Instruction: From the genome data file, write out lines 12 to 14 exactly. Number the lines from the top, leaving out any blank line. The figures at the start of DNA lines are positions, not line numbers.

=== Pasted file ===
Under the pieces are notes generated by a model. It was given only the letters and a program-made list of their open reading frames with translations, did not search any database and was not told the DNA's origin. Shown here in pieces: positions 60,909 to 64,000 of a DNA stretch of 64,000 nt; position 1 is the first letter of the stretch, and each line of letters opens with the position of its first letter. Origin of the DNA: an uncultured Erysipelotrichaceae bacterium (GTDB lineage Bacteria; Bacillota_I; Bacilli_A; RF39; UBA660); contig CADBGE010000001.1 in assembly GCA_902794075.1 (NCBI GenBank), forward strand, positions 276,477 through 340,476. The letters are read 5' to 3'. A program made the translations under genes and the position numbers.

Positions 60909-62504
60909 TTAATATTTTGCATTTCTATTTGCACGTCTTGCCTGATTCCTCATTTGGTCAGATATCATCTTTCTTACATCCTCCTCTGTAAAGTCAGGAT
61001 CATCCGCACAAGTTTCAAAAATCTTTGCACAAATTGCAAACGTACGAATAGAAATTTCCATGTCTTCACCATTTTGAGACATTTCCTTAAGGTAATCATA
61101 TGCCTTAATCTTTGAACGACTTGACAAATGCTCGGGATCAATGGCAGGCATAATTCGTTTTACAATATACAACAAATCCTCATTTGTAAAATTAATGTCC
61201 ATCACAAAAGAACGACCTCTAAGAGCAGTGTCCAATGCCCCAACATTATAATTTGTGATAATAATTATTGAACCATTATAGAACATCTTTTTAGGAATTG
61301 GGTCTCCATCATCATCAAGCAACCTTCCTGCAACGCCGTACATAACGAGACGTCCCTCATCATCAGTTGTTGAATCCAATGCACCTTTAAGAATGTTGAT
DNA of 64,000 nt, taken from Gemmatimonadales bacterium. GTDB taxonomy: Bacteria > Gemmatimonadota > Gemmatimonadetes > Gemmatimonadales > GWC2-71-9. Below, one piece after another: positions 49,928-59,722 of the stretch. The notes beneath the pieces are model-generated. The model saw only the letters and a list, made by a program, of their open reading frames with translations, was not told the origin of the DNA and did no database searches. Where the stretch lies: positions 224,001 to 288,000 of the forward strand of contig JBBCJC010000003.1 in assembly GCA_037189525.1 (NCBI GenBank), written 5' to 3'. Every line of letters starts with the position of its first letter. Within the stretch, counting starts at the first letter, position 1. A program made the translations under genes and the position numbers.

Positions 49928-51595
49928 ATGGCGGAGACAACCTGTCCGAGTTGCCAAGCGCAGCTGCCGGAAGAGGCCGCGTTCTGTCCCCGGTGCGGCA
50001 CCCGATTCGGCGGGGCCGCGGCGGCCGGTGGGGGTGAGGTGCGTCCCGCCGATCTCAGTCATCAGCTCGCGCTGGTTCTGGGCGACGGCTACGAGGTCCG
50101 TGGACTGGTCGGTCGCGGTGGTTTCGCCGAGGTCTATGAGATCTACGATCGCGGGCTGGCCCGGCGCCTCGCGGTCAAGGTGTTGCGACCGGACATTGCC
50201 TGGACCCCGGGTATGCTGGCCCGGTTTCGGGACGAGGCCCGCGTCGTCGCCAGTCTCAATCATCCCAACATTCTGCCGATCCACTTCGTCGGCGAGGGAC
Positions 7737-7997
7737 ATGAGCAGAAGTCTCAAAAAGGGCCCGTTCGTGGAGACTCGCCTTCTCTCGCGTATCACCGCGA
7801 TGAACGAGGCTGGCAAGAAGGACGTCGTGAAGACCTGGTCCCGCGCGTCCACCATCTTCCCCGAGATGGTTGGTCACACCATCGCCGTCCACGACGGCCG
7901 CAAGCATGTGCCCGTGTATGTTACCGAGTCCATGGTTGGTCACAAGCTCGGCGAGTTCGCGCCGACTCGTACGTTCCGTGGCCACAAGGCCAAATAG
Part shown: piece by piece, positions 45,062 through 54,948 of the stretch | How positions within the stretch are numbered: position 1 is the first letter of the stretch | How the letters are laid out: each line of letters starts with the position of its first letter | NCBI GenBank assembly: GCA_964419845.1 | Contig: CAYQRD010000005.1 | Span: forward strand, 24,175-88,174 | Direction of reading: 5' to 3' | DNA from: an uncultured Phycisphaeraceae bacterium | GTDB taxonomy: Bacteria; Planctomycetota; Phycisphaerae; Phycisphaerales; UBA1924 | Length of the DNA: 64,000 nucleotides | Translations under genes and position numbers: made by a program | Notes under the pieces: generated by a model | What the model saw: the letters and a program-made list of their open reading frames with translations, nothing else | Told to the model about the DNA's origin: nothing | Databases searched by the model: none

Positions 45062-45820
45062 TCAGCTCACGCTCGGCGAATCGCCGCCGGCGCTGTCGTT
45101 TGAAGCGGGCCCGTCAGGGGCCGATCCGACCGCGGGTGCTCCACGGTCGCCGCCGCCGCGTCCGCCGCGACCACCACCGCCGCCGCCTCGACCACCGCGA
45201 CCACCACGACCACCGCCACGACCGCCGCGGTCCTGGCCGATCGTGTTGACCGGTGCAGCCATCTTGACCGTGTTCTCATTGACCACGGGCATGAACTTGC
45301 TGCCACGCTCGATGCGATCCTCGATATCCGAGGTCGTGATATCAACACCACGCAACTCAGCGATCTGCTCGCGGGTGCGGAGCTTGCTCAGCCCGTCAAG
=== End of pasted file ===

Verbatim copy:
50101 TGGACTGGTCGGTCGCGGTGGTTTCGCCGAGGTCTATGAGATCTACGATCGCGGGCTGGCCCGGCGCCTCGCGGTCAAGGTGTTGCGACCGGACATTGCC
50201 TGGACCCCGGGTATGCTGGCCCGGTTTCGGGACGAGGCCCGCGTCGTCGCCAGTCTCAATCATCCCAACATTCTGCCGATCCACTTCGTCGGCGAGGGAC
Positions 7737-7997